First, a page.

in the first place, then “the explanatory logic of
Darwinism is backwards.”

Mathematician Marcel-Paul Schutzenberger admits that the
union of chance mutation plus natural selection “has
a certain descriptive value,” but it is not an explanation.
Effects of natural selection can be established after
the fact
, but in that case, we are dealing merely with
ecology: the effects provide no support for Darwin’s
theory. In connection with the development of human beings,
Darwinism has no explanation for the near simultaneous emergence
of (at least) four biological systems that distinguish humans
from the higher primates: bipedalism, dexterous hands, phonation,
and recognition of speech. As the author Walker Percy famously
described in his work “The Message in the Bottle,” the
uniqueness of speech to humans (out of 2 million species
on Earth) begs for an explanation. Schutzenberger concludes: “Confronted
with such questions, the Darwinian paradigm is conceptually

As a scientist, I consider it significant that among the
fifteen authors, Dembski was able to recruit professors of
chemistry, biophysics, biochemistry, and genetics. In Darwin’s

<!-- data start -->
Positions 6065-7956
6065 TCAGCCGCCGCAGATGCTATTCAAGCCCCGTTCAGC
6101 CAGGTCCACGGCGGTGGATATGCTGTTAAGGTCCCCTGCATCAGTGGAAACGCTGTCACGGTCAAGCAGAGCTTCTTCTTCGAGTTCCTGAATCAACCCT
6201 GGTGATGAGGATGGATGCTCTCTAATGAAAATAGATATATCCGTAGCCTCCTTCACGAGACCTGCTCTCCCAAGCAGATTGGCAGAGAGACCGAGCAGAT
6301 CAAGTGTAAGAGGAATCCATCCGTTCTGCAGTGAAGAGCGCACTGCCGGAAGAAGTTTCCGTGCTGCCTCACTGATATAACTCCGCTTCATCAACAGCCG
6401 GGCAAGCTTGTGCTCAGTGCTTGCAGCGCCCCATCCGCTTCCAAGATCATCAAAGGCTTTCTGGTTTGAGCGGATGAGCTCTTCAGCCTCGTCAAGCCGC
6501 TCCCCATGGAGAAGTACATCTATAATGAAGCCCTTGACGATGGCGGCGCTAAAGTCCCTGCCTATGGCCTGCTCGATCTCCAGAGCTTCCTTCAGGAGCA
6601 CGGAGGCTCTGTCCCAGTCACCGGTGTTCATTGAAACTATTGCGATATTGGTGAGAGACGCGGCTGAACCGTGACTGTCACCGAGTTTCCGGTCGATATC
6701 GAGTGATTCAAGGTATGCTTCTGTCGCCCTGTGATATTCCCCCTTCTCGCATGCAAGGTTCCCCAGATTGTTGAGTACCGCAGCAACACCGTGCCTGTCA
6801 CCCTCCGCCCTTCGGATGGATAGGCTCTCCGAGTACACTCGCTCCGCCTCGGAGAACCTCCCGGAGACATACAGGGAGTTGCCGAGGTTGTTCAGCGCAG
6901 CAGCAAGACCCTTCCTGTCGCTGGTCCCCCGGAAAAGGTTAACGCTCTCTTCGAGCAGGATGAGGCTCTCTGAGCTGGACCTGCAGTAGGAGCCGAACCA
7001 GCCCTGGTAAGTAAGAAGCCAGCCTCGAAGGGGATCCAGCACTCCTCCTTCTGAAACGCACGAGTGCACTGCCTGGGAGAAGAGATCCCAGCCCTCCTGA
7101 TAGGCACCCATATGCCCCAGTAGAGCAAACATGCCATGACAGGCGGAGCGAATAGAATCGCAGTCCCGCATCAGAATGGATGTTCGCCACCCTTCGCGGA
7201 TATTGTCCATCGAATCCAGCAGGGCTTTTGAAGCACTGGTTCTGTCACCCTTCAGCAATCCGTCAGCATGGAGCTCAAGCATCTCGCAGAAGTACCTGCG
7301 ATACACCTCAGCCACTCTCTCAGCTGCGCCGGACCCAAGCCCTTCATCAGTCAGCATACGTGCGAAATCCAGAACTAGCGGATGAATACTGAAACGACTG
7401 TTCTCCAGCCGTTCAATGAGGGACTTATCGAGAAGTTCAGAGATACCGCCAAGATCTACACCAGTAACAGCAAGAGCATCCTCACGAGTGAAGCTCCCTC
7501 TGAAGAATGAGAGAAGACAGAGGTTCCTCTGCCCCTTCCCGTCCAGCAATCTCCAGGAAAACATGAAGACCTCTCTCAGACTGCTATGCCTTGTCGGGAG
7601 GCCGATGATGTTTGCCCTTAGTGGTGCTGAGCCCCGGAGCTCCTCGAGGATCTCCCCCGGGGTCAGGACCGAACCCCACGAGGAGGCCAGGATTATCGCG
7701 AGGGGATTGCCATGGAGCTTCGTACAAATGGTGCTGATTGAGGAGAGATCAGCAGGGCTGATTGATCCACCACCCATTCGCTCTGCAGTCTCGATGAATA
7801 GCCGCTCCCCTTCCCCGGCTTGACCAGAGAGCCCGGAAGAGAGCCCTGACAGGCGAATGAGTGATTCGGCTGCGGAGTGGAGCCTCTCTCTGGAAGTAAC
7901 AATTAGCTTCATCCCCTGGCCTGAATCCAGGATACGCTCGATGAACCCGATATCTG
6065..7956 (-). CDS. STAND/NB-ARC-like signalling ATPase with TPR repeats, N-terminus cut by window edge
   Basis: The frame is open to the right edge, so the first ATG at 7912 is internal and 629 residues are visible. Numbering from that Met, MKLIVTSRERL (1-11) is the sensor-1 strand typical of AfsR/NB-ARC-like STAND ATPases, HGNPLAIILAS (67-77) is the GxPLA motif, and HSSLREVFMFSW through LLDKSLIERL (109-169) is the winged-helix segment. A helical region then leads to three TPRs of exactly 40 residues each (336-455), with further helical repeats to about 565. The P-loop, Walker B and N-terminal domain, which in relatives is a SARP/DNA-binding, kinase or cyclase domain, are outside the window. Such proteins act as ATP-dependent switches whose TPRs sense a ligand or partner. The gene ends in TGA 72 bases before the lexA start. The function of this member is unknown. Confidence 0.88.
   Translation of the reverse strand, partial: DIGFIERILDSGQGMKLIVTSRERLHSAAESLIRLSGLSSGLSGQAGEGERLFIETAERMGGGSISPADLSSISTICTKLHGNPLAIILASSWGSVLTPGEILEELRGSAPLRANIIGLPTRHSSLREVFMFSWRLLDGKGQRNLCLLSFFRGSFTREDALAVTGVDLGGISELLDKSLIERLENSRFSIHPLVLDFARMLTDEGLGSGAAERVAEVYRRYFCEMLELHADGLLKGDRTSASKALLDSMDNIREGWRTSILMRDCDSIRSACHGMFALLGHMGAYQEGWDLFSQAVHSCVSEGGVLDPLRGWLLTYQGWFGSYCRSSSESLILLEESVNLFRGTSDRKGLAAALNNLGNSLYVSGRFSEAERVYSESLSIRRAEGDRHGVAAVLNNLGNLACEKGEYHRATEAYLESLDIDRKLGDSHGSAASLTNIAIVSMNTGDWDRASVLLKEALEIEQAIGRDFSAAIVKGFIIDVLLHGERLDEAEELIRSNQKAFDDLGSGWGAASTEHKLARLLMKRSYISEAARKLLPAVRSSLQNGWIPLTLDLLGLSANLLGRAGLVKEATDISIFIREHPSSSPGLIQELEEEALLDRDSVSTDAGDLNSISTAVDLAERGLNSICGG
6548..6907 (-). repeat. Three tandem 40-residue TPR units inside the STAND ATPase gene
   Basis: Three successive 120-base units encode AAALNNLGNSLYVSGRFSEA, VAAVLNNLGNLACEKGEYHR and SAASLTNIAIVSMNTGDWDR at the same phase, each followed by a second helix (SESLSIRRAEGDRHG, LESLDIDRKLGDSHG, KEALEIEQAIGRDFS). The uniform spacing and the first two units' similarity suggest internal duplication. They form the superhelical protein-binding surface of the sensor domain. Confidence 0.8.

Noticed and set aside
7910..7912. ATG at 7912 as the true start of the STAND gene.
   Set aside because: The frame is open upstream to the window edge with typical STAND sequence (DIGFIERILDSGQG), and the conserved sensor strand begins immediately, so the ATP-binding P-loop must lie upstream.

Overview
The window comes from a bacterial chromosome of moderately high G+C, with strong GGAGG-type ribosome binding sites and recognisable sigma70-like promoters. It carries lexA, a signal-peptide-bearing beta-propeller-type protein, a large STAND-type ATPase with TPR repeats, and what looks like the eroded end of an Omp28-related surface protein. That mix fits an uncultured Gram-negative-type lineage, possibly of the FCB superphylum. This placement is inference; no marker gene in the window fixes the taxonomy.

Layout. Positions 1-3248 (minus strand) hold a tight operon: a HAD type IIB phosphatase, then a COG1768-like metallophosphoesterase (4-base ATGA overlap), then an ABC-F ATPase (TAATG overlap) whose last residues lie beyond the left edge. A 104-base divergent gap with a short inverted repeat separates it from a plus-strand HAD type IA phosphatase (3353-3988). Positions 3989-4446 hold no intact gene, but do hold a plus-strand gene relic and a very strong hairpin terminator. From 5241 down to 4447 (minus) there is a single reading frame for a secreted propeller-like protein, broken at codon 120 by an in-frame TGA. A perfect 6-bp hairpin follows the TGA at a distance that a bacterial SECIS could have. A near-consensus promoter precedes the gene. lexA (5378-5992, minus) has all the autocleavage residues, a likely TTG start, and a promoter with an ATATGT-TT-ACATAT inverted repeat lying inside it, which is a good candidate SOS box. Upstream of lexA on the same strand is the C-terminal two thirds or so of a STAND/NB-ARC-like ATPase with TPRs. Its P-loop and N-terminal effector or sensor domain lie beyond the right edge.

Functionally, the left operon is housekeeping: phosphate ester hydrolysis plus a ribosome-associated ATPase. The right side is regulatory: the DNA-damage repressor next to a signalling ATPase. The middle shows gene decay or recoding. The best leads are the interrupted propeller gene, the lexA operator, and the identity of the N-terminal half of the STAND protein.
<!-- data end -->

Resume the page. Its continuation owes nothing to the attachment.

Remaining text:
day, one could afford to wave one’s hands about evolutionary
processes, and rely on some “just-so stories” of
how any particular aspect of the living world might have
come about. But nowadays, scientists can get down to the
molecular level, and hand-waving has to be replaced by sharper
arguments. The scientist authors in the present book are
knowledgeable in this regard, and I found it an eye-opening
experience to read what they have to say.

Especially impressive, in my opinion, is Michael John Denton’s
essay. Denton, a researcher in genetics, became well-known
for his 1984 book Evolution: A Theory in Crisis,
in which he marshalled arguments against the gradualism of
Darwinian evolution, without however proposing anything in
its place. His views have developed since then, including
contact with Schutzenberger on the origin of language. In
1998, Denton published Nature’s Destiny, in
which he proposed a specific alternative to Darwin: “the
whole pattern of life is built into nature and directed by
natural law.” In a fascinating section of his essay
in Uncommon Dissent, Denton describes how he and
his colleagues, in their study of protein folding, discovered
a set of rules that predict a finite number of protein folds